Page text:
But it is pitiful to see the state of that one who has driven away her Beloved. She does not cease to run after Him, but the faster she goes, the further He seems to leave her behind; and if He stops, it is only for a moment, that she may recover breath. She feels now that she must die; for she no longer finds life in anything; all has become death to her; prayer, reading, conversation—all is dead: she loses the joy of service, or rather, she dies to it, performing it with so much pain and weariness, that it is as death to her.
At last, after having fought well, but uselessly, after a long succession of conflicts and rest, of lives and deaths, she begins to see how she has abused the grace of God, and that this state of death is better for her than life; for as she sees her Beloved returning, and finds that she possesses Him more purely, and that the state which [p ] preceded her rejoicing was a purification for her, she abandons herself willingly to death , and to the coming and going of her Beloved, giving Him full liberty to go and come as He will.
She receives instruction as she is able to bear it. Little by little she loses her joy in herself, and is thus prepared for a new condition. But before speaking of it, let me say, that in proportion as the soul advances, its joys become short, simple, and pure, and its privations long and agonising, until it has lost its own joy, to find it no more: and this is the third degree , that of death , burial , and decay.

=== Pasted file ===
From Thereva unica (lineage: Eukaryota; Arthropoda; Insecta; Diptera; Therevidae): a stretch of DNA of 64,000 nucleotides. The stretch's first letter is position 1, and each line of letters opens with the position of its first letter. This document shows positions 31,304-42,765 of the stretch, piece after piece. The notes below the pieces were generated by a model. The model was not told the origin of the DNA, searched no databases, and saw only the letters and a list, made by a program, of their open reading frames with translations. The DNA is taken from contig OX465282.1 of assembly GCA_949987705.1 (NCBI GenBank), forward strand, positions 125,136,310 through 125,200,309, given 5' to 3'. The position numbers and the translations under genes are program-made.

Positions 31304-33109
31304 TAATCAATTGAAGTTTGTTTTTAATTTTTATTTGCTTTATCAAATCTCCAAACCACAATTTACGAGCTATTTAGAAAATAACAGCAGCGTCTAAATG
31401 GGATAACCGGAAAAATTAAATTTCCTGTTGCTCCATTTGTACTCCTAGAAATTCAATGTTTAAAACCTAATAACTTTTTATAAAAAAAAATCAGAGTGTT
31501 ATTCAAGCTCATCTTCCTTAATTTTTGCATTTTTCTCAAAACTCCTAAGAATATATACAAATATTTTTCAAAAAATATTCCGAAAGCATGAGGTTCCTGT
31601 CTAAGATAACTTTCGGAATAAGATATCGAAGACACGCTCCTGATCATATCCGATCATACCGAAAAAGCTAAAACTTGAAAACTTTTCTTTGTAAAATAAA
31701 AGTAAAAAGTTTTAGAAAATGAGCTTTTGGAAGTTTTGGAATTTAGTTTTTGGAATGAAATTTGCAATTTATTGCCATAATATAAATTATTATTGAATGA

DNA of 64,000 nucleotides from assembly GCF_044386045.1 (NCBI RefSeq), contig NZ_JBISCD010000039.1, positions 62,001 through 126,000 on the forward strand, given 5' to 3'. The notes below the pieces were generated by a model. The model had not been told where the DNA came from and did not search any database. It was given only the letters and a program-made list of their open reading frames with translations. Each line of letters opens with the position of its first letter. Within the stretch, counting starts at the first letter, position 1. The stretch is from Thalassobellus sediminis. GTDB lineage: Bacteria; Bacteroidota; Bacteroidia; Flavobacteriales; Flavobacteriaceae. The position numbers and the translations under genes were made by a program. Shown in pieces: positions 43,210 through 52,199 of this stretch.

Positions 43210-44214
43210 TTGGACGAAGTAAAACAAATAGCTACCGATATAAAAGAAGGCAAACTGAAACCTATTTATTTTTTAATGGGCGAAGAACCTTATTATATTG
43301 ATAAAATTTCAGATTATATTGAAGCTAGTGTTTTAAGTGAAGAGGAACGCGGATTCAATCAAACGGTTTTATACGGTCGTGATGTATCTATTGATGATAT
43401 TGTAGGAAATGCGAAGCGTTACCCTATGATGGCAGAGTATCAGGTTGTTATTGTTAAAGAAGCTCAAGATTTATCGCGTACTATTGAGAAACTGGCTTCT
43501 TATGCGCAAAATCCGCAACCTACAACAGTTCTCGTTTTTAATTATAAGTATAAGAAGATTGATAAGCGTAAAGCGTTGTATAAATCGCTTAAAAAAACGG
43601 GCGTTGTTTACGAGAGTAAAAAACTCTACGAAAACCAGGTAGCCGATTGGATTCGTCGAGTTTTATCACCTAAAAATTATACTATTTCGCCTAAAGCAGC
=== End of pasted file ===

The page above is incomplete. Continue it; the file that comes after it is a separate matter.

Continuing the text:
This second degree ends in death, and goes no further. You have seen dying persons who, after they have been believed to be dead, have all at once assumed a new strength, and retained it until their death; as a lamp whose oil is spent flickers in the surrounding darkness, but only to die out the more quickly: thus the soul casts out flames, which only last for a moment. It has bravely resisted death; but its oil is spent: the Sun of Righteousness has so withered it up, that it is forced to [p ] die.
But does this Sun design anything else with its fierce rays, except the consumption of the soul? And the poor soul thus burned thinks that it is frozen! The truth is, that the torment it suffers prevents its recognising the nature of its pain. So long as the Sun was obscured by clouds, and gave out rays to a certain extent moderated, it felt the heat, and thought it was burning, while in reality it was but slightly warmed: but when the Sun flashed full upon it, then the soul felt itself burning, without believing that it was so much as warmed.